It’s kind of hard to describe, but I’ll try to do so by comparing it to the two other Build-engine games I played. Duke 3D is built around LA and a Hollywood action hero caricature. In it you shoot aliens, mostly with a shotgun. Shooting those aliens with that shotgun (and other weapons) is fun. Everything else — the level design, the audio design, the humor, is built on the foundation of the fun alien-killing. Shadow Warrior is built around the player killing orientalist monstrosities, mostly with a katana. It has good level design, some situations that might give you a nice chuckle, and some other gimmicks, but you get drawn into them because the central thing of killing monsters with a katana is fun.
Maybe I’m just not into cosmic horror in particular, but I didn’t find that fun core in Blood. Maybe it’s also because I couldn’t figure out what the game’s “central” weapon is. Doom an Duke have the shotgun. They have other weapons you’re supposed to use too, but the shotgun is the most fun to use out of all of them and becomes a linchpin of each game. For Shadow Warrior it’s the katana. The closest thing to that in Blood seems to actually be the dynamite, which works sort of like grenades in modern shooters. It’s a very odd kind of weapon to use in a 90’s shooter, especially as frequently as you do in Blood. There’s a shotgun — a sawed-off even, but it’s kind of weak and sort of relegatet to the status of just another gun like the pistol (which is a flare gun in this game) or tommy gun. The unusual weapon selection in Blood (which includes a voodoo doll) is probably one if its strong points for some people, but I kind of need one weapon to prevail over the others to tie the whole game together.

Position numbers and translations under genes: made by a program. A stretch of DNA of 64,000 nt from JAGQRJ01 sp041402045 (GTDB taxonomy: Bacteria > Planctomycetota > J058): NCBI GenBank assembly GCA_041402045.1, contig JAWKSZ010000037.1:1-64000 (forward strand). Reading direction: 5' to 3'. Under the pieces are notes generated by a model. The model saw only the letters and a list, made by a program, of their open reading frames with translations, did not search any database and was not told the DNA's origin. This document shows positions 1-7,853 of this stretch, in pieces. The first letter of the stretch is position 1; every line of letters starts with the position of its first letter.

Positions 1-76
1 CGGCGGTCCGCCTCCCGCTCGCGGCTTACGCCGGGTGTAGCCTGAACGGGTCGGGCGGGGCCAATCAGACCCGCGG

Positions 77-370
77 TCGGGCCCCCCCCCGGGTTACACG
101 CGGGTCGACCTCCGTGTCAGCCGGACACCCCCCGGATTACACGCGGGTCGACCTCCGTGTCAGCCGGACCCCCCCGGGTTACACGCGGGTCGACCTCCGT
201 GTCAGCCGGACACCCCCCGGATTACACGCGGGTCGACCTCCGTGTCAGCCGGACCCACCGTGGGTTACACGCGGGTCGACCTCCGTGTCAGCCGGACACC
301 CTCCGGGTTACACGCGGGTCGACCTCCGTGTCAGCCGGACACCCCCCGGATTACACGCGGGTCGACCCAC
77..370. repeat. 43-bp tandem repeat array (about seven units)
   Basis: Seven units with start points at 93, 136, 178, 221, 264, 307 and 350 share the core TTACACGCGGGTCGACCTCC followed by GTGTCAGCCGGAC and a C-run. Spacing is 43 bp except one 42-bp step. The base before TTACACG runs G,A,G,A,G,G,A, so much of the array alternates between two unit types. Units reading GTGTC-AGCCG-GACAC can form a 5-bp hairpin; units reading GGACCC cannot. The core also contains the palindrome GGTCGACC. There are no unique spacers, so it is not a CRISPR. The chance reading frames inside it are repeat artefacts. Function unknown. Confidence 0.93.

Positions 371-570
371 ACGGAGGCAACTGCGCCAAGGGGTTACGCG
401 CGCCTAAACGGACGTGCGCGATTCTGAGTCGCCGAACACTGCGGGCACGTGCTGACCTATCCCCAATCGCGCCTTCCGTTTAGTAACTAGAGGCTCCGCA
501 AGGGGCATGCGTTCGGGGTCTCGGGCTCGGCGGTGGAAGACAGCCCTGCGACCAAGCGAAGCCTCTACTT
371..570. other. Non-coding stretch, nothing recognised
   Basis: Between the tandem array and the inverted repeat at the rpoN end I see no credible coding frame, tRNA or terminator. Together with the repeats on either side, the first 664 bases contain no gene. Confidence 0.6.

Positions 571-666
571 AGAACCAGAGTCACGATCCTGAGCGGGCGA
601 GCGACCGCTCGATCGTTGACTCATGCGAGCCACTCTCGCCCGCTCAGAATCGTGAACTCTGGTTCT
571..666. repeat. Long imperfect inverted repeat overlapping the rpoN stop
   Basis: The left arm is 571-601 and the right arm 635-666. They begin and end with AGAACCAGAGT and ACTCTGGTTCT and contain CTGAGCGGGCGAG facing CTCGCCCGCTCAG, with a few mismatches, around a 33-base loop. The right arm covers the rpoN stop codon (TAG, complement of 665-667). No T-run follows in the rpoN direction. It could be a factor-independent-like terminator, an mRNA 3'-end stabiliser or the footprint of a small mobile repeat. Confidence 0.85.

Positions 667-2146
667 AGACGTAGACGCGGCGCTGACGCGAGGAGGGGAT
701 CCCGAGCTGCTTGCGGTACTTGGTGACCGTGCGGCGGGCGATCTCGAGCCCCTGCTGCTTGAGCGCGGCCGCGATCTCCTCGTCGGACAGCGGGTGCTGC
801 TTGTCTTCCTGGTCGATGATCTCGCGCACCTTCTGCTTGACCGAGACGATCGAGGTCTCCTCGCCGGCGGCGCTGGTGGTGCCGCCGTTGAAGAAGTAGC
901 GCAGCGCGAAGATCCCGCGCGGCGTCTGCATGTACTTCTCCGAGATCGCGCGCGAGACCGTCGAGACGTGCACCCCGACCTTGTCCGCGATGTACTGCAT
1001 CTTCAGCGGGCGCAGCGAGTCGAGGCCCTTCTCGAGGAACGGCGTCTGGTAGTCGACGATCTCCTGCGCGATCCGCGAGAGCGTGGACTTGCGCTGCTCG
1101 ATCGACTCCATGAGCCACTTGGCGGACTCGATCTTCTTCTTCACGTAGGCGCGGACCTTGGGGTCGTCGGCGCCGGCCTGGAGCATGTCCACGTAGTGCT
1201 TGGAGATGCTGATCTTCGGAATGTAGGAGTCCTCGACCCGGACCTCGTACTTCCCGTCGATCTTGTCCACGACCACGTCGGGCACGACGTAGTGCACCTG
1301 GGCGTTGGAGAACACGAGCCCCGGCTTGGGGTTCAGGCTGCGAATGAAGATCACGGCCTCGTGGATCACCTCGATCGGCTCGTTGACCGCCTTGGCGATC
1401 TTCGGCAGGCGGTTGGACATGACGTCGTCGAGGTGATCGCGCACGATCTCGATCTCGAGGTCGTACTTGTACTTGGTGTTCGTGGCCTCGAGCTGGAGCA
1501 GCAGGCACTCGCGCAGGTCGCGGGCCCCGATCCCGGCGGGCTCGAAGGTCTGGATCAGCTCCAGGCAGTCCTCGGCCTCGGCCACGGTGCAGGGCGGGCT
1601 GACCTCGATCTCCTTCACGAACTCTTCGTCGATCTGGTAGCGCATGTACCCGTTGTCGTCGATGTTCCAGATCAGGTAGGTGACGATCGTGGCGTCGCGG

The way the enemy placement in Blood forces you to be cautious with your approach and ammo reserves, along with the horror theme, actually reminds me of Resident Evil 4 and The Evil Within. It kind of feels like Evil Within if it had been made in the mid 90’s. Even RE4 however had a central weapon — the pistol. The RE4 pistols were fairly powerful — powerful enough to remain reliable throughout the game, fun to fire, and had a surprising number of uses from location-specific damage to triggering environmental hazards to even blocking projectiles.
I’m not a game designer, but maybe I would have liked Blood more if the monks were just a bit slower. In other 90’s shooters I felt like after enemies appeared I always had a couple seconds to adjust and re-engage before having taken huge amounts of damage. Or maybe if it were purely a western-themed shooter or purely a conventional horror-focused shooter. Maybe if the central “fun” thing was shooing zombies with the shotgun (the most effective weapon against them is actually the melee weapon) that would have been better.
I think the same issue is why I couldn’t get into Spelunky. I could see it was a well-made game, but could never figure out how I was supposed to play it or what central action made it fun. Back over to Monolith Productions, the same issue is why I could never get into F.E.A.R.. I never figured out its main selling point. The Japanese horror themes never seemed to affect the shooting action, and as a shooter it looked extremely conventional to me.
Maybe this is all my mistake, but I’ve chosen to move on and let fans enjoy these games in peace.